After 1853, the Texas Rangers would also use the fort’s facilities when needed and when the Civil War broke out, confederate troops would also make use of the property on occasion though they never officially occupied the fort. Darkness hovered over the establishment when Quantrill’s  men and Duff’s Partisan Rangers operated out of the fort for a short time. Both entities were bent on “discouraging” Union sympathizers by often cruel and violent methods. After the Civil War, the army saw a need to protect the nearby citizens from Indian difficulties and occupied the fort for a short period of time during 1866 but by December of that year, the fort was once again abandoned. Some of the buildings were torn apart to provide materials for other settlers.
The original deed. Note the lined paper.
Interestingly, it is thought that the property on which the fort was built was never owned by the army but was instead leased from a Mr. Twohig which makes sense because Twohig’s name is on the bill of sale. On March 12, 1870, papers were filed, the sum of $1600 in gold paid, and Johann Braeutigam took possession of the fort properties. He, his wife and nine children moved into one of the two remaining buildings. He then built a store and saloon. Braeutigam’s Gardens also boasted grapevines, hackberries, native trees and a racetrack for horses. He’d turned the property into a place to come “play” and in 1881, the first Gillespie County Fair was held on these grounds. The property served as a huge entertainment center where weddings took place, dances occurred in the dance hall and horse races commenced.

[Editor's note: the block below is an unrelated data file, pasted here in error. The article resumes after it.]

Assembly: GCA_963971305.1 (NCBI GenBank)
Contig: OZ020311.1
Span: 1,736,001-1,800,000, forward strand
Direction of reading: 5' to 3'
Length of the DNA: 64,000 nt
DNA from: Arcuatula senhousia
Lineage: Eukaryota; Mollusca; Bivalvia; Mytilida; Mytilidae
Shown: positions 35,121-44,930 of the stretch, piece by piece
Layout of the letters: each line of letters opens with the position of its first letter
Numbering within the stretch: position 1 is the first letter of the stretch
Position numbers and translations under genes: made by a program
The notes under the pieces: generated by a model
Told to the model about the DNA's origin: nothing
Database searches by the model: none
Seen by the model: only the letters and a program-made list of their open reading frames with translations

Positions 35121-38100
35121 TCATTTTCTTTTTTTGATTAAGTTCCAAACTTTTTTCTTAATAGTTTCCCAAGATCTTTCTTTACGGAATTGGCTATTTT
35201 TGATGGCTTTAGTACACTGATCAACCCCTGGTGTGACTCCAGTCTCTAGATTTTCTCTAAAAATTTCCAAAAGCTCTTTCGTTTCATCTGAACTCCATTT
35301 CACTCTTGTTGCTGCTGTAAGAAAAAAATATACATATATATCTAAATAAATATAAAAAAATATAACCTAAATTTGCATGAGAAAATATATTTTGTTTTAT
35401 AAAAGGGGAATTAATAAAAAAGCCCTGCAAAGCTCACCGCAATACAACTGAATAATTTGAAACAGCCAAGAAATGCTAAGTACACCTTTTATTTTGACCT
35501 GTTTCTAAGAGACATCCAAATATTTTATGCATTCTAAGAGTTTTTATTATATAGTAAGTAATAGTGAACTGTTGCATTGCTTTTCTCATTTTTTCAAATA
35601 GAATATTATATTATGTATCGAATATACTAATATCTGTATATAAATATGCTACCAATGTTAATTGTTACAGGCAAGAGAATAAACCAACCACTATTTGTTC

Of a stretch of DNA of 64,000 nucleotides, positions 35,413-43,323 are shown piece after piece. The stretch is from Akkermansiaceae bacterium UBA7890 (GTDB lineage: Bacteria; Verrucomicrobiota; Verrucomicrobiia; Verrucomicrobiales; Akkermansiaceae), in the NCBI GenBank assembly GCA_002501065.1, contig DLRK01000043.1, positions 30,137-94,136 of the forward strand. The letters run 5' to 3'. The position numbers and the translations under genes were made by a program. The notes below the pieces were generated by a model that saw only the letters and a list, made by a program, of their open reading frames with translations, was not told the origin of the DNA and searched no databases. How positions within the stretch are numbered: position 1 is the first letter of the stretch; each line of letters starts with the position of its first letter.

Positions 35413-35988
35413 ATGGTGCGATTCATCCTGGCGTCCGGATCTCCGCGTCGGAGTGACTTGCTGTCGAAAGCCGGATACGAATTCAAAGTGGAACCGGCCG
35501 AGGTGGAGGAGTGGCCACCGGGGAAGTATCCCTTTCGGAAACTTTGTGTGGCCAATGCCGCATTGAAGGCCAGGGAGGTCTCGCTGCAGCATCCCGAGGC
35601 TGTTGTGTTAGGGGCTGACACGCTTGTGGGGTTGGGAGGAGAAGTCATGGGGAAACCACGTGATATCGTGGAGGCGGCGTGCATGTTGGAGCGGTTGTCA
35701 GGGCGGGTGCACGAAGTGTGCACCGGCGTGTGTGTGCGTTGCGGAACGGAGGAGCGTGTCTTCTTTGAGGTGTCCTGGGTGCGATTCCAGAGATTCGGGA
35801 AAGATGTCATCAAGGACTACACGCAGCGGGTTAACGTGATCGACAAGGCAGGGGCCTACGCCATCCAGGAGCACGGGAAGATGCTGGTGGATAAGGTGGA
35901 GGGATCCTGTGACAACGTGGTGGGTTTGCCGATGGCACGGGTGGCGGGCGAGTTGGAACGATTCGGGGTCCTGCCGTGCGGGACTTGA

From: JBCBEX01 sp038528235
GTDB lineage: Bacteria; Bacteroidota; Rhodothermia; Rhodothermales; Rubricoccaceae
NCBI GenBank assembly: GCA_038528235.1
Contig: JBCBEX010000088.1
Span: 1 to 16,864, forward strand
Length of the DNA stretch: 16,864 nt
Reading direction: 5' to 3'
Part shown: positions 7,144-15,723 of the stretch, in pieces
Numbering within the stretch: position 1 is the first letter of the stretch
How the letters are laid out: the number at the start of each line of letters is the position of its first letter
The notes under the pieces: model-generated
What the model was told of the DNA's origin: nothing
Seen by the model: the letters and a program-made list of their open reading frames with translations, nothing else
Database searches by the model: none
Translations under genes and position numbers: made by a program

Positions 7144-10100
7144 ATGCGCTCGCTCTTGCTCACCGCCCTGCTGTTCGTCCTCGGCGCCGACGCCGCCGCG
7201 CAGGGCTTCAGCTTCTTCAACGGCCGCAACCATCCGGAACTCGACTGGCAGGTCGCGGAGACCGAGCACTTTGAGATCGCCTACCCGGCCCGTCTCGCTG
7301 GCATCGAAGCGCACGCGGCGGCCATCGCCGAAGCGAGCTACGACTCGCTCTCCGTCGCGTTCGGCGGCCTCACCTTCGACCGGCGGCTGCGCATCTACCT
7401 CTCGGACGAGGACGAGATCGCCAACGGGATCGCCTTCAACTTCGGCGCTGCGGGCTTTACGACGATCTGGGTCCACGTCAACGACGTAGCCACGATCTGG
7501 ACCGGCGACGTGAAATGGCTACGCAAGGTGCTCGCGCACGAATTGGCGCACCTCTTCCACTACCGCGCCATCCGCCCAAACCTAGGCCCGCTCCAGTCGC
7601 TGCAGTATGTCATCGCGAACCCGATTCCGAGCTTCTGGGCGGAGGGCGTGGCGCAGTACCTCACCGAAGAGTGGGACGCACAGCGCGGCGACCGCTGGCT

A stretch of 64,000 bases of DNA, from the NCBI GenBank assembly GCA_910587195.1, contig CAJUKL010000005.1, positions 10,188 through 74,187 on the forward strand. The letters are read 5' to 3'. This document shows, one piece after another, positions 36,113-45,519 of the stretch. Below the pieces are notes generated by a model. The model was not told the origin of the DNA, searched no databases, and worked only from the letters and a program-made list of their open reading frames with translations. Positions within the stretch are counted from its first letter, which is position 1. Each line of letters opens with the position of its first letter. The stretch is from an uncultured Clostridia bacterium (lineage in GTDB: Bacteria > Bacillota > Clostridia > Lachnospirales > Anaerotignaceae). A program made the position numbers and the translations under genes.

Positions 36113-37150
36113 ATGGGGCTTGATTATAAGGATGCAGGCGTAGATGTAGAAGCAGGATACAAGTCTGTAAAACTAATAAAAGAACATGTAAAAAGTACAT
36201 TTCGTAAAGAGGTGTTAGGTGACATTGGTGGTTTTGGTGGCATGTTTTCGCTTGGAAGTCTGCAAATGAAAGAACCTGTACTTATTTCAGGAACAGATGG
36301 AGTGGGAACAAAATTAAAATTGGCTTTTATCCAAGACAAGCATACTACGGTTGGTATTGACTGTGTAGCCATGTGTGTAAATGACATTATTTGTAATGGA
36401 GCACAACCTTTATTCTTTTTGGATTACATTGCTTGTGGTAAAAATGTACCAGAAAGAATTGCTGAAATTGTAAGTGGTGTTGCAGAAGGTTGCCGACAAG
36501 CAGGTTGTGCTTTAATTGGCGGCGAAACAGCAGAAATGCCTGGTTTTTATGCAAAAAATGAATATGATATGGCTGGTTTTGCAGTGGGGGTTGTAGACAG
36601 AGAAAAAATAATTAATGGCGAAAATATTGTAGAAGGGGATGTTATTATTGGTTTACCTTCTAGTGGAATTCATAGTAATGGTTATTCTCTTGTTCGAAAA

On September 3, 1884, four men came into the saloon and demanded the owner turn over his cash box. Johann took exception and went for his musket. The shots from Colts could be heard all the way to the main house. The men took off after stealing only a small amount of cash from the cash box. Johann’s ten-year-old son, Henry discovered the body. The townsfolk of Fredericksburg were outraged, Johann and his wife being well loved by all. Texas Ranger, Ira Aten and his men began a hunt that resulted in the apprehension of three suspects and then, later a fourth. However, the man suspected of firing the killing shot, James “Jim” Fannon (or Fannin), alluded authorities and was never apprehended.  To hear more about Ira Aten’s involvement in bringing the murders to justice, come visit my blog post on Sweethearts of the West.